Lori Townsend, APRN - Anchorage
ltownsend (at) alaskapublic (dot) org | 907.550.8452 | About Lori
National Education Association Alaska President Ron Fuhrer says representatives from all 50 states believe they have as much if not more information about how to reform public education than lawmakers do. Fuhrer says in light of recent school shooting tragedies there is a heightened concern over school safety, but he says that doesn’t mean teachers should be armed. “The last thing that an educator should be concerned about is trying to shoot someone, ” Fuhrer said.
The U.S Supreme court released another decision today that has implications for tribes in Alaska. The Indian Child Welfare Act or ICWA was enacted to stop American Indian and Alaska Native children from leaving their biological families and tribes when these children were being placed in foster care or up for adoption. ICWA mandates a preference for the Native child’s family and tribe before non Native placement can be considered. The Supreme Court’s decision is in response to a case in South Carolina.
On a recent sunny afternoon, Alaska Native mask carver Drew Michael puts the finishing touches on an enormous mask under a canopy in his backyard in east Anchorage. Michael is creating three foot by five foot wooden masks that will be painted by artist Elizabeth Ellis to represent the cells of the top ten diseases in Alaska for a show called Aggravated Organizms.
The long time tug of war over the name of North America’s highest peak was back in front of the U-S Senate Energy and Natural Resources committee on Tuesday.
The state and U.S. government are partnering together to investigate building a deep port at Nome or Port Clarence. They’re in the early stages of the study. Officials from the Alaska Department of Transportation and U.S. Army Corps of Engineer visited Nome, Brevig Mission and Teller last week to collect public input about marine infrastructure and to hear about local concerns over natural resource impacts.
A former Marine Corps Master Sergeant is in Alaska visiting communities to talk about military toxins and the potential health risks of those exposed. Jerry Ensminger spent 25 years in the Marines, but a local television news story about drinking water contamination that became a super fund site at Camp LeJeune in North Carolina changed his life.
One-hundred years ago today, the first expedition to summit Denali was slowly making its way up the mountain. After setting out from Fairbanks in mid-March, the four man team finally topped out on North America’s tallest peak on June 7, 1913. It’s often called the Stuck Expedition, after Hudson Stuck, the man who organized it. But a new book tells the story of the man who led the expedition to the top. Harry Karstens was a determined sled dog mail carrier with no previous climbing experience.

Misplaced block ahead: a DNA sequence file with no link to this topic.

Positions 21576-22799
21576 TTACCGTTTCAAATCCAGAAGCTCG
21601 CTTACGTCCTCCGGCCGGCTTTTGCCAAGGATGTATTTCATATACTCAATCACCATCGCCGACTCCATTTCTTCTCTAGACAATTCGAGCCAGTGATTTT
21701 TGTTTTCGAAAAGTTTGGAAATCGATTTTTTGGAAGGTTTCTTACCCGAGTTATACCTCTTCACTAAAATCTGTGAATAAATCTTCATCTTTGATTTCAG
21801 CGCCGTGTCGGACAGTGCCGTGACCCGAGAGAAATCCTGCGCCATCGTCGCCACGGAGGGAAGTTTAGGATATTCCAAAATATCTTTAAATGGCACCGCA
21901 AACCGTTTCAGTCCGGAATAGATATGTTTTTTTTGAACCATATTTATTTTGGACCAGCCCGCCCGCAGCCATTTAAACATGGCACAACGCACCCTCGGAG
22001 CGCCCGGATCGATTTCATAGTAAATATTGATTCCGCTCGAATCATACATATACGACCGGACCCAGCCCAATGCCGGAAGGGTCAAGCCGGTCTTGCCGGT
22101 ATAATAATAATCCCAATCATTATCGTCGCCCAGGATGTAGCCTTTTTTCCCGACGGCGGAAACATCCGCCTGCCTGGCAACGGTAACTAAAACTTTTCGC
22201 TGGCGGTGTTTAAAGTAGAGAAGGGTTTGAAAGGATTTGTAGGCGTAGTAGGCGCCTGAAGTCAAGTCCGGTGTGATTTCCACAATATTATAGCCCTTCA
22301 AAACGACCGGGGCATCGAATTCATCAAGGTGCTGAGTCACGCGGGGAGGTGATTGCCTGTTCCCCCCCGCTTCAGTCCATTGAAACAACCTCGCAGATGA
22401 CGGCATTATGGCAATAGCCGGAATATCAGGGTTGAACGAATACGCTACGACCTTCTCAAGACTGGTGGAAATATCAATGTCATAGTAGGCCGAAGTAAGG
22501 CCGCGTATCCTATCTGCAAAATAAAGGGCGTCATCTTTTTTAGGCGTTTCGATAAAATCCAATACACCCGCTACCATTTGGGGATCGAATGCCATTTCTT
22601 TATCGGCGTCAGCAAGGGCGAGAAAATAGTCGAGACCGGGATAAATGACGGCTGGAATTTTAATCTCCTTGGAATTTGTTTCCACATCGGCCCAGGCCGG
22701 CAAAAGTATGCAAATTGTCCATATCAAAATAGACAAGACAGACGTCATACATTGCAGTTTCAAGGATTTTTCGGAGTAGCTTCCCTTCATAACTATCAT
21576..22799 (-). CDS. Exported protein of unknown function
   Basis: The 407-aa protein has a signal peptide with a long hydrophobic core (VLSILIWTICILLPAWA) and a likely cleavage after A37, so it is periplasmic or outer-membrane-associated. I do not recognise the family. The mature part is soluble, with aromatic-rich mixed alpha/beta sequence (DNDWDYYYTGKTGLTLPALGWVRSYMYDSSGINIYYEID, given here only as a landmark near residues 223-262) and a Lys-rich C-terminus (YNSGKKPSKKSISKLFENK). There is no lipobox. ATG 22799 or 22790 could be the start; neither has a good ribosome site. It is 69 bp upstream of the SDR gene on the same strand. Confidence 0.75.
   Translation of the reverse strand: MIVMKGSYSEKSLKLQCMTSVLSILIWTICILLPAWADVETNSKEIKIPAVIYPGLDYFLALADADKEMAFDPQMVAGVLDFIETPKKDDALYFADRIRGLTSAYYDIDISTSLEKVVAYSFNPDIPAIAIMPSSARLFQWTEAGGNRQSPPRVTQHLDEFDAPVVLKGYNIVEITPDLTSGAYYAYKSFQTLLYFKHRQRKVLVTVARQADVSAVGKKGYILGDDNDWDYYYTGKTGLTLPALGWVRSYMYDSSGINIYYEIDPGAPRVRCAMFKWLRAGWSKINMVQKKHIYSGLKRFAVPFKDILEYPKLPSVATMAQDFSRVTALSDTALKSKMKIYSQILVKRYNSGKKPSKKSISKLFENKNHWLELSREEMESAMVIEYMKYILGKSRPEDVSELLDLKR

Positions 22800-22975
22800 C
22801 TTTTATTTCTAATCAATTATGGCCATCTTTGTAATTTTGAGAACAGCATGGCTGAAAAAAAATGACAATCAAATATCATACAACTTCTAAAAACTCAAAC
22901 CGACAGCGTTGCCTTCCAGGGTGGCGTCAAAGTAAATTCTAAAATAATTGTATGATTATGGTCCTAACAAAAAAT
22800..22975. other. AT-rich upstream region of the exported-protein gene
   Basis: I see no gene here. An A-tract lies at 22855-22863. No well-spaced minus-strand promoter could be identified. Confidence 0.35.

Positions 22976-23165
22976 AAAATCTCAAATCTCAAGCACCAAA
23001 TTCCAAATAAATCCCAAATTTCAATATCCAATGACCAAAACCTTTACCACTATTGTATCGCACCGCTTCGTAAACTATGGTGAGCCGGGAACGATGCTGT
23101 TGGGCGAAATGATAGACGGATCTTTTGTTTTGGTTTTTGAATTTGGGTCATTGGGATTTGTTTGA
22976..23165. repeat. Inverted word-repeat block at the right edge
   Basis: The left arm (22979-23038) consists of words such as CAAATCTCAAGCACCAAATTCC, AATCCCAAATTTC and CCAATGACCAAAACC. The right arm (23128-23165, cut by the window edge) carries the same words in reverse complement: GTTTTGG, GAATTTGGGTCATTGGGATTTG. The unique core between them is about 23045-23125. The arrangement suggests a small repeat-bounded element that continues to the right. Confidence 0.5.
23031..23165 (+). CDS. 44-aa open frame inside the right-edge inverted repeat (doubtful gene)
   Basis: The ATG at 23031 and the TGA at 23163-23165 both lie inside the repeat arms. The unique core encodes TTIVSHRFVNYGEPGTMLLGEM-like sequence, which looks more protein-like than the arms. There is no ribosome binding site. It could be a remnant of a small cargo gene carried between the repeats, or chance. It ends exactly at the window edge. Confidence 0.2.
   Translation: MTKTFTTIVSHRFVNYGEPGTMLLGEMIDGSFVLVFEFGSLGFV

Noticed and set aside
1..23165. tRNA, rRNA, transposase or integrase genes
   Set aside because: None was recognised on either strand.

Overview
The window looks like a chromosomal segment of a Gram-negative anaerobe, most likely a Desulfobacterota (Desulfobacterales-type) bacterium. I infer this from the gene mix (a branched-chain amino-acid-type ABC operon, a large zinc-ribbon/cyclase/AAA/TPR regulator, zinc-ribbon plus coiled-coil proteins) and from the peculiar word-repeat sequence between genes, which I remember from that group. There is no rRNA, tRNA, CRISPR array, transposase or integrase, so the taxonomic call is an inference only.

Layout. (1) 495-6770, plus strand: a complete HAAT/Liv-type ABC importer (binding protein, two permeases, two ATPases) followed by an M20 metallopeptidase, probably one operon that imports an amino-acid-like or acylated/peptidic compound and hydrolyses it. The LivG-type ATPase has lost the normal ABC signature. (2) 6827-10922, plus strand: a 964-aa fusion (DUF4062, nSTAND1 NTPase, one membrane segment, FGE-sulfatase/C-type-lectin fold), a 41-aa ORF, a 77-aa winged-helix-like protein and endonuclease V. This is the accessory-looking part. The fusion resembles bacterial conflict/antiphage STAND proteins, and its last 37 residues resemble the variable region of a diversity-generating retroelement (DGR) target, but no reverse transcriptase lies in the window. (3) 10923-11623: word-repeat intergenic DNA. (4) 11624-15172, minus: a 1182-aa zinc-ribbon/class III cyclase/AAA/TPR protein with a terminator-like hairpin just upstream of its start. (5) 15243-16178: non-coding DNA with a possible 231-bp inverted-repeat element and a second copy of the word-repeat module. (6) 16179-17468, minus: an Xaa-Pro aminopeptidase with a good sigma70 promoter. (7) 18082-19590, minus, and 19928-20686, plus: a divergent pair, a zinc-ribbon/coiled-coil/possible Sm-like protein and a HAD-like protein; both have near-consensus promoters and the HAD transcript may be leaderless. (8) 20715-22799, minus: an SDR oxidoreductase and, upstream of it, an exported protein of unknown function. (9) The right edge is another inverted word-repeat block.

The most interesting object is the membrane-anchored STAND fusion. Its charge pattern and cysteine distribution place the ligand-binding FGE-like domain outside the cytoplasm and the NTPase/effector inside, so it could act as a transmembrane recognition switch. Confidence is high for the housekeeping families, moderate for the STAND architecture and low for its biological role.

National Weather Service staff are in Galena monitoring rising Yukon river water and conducting fly overs to check on one particular jam.
Alaska is celebrating 100 years of aviation this year. And aviator Stu Ramstad is an important part of that history. He grew up in a gold mining family. And became a pilot at age 14 in 1954. He says he didn’t goof off in the air. He considered the plane a tool that you loaded up and used to deliver supplies. But he told APRN’s Lori Townsend, he did have scary times as a pilot and survived two in-flight fires.
There are not great numbers of female rappers and Alaska Native female rappers probably number in the single digits. But one such artist is finding great success in the state and around the world as a woman with a passion for raising awareness of the struggles of Native people.
For months, there has been speculation as to whether Gov. Sean Parnell would run for reelection or choose to go up against Democrat Mark Begich in the Senate race. Tonight, he made his announcement in Fairbanks at a meeting of the Republican Women.
For several months in 2009, Redoubt volcano had residents of Southcentral Alaska on edge. Scientists warned that the volcano could erupt at any time in January. But it wasn’t until mid March that Redoubt sent a ash plume thousands of feet into the air.
The colorful and often controversial former Governor, the late Wally Hickel is the subject of a new film entitled, “Alaska, the World and Wally Hickel.” Consulting producer Paul Brown says the film covers everything from Hickel’s resolve to rebuild downtown Anchorage after the devastating 1964 earthquake, to his firing by President Richard Nixon when he served as Interior Secretary and disagreed with Nixon over the war in Vietnam. The former Governor was around 78 years old when Brown met him. He says Hickel was still youthful in his vision.
Despite the lingering effects of winter, spring whaling has begun in Arctic Alaska and seal hunters are also heading to the coast from Chevak in the Southwest part of the state. Grace Levettte with the Alaska Eskimo Whaling Commission in Barrow confirmed today that whaling crews on St Lawrence Island have landed a total of three bowheads so far – two for Gambell and one for Savoonga.